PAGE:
Children have a lot of energy and sometimes this and their active, curious minds, mean bedtime can become a struggle. It is important to develop nightly routines to enable children to wind down from the day and settle into better sleep. Here are six things to consider incorporating into the bedtime routine.
Tidying the Room
At the end of the day, it is time to put away all toys and tidy things up. This gets rid of distractions and your child might enjoy viewing it as putting the toys to bed. Tidying the room also alleviates some tripping hazards during nighttime trips to the bathroom.
Choosing Clothes for Tomorrow
Making preparations for the next day sets the mind at ease before bed. Activities such as choosing clothes also helps set the stage for an easier morning. Preparing for tomorrow can help your kids get ready to settle down for the evening.
Oral hygiene is one of the most important healthy habits to teach your child. Brushing the teeth not only helps to prevent cavities, it also helps to prevent gum disease. Finding a kid-friendly dentist, like those at Claremont Dental Institute, can help your child get more excited about this part of their routine, instead of dreading it. On a subconscious level, teeth brushing can cue the child that it is time to wind down from the day because there won’t be any more eating until morning.
Whether nighttime is bath time or you have your child just wash his face and hands, the act of washing up with warm water can be relaxing. Most people, including children, feel better when clean and the gentle scent of soapy water can have a sedative effect.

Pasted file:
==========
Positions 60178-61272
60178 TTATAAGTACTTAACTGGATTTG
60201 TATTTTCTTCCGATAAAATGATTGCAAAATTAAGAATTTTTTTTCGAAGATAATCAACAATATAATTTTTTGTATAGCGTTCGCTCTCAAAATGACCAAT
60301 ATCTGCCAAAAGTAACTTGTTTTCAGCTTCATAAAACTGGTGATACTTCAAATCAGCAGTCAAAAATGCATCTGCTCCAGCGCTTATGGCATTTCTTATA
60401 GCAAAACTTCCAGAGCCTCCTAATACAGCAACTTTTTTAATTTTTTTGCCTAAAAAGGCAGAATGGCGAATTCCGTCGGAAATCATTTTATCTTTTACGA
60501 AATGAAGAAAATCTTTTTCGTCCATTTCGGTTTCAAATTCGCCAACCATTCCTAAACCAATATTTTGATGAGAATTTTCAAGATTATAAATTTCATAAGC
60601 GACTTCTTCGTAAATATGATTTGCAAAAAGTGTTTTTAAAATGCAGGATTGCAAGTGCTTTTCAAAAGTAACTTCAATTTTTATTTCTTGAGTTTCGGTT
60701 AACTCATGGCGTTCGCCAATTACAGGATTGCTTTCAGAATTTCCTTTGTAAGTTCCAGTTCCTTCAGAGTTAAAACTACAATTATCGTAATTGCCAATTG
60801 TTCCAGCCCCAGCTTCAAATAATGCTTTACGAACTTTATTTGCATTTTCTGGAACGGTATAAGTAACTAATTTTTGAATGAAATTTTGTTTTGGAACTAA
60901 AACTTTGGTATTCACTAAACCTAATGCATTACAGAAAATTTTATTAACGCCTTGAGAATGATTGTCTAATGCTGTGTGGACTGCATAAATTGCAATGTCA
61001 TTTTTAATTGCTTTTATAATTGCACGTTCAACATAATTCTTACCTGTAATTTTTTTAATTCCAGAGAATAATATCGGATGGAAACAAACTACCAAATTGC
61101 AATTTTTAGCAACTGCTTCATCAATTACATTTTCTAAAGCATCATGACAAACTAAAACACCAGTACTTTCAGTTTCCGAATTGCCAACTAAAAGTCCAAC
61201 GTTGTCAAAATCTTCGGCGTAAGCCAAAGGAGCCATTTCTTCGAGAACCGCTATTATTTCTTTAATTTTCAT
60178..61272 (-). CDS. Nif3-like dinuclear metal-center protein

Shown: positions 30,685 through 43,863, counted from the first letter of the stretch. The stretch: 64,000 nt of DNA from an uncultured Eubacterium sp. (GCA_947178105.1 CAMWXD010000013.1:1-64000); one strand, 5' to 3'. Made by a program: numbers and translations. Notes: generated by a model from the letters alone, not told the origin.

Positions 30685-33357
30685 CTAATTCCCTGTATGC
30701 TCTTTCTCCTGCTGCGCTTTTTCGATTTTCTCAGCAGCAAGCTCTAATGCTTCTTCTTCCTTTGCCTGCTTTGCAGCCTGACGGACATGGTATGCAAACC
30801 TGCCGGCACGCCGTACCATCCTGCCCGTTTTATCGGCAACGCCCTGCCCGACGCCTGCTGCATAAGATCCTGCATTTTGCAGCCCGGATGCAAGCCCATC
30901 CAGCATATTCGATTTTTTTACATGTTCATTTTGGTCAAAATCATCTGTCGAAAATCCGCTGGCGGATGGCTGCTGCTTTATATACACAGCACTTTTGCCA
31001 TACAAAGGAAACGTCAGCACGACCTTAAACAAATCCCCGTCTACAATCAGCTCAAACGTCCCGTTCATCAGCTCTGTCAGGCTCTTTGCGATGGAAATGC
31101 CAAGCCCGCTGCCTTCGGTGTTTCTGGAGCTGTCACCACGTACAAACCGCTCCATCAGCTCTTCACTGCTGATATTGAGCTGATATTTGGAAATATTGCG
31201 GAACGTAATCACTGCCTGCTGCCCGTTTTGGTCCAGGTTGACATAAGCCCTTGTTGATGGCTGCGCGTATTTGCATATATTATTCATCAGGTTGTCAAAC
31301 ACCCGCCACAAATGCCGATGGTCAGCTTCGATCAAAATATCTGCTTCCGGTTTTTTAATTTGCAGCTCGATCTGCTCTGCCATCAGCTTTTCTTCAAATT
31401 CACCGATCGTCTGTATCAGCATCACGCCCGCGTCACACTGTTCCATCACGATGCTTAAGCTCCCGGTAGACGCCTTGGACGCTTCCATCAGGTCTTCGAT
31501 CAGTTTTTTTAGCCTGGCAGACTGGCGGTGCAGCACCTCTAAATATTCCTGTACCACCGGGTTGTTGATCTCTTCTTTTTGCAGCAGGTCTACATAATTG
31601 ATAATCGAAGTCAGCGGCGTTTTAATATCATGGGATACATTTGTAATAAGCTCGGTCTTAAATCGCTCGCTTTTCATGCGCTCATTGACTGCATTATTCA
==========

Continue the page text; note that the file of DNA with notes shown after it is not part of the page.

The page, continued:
One positive way to help your child relax for sleep is to read her a children’s story. Choose positive, age-appropriate books and read just a chapter at a time, unless the book is very short. Story time at bedtime promotes bonding between you and your child and lets her know you care enough to spend that extra time ensuring she will have a better night.
Discussion of Positive Experiences
Ending the day on a positive note can promote more restful sleep and happier dreams. You can help your child in this way by discussing positive events that have happened during the day. It doesn’t need to be anything big. Even small things, like seeing a butterfly or pretty flowers, will count.
Some nightly routines will naturally need to change as the child ages. While habits like teeth brushing will always be important, a child usually won’t need or want story time after a certain age. By the time this occurs, your child will likely have developed sufficiently healthy sleep habits and won’t need stories to relax.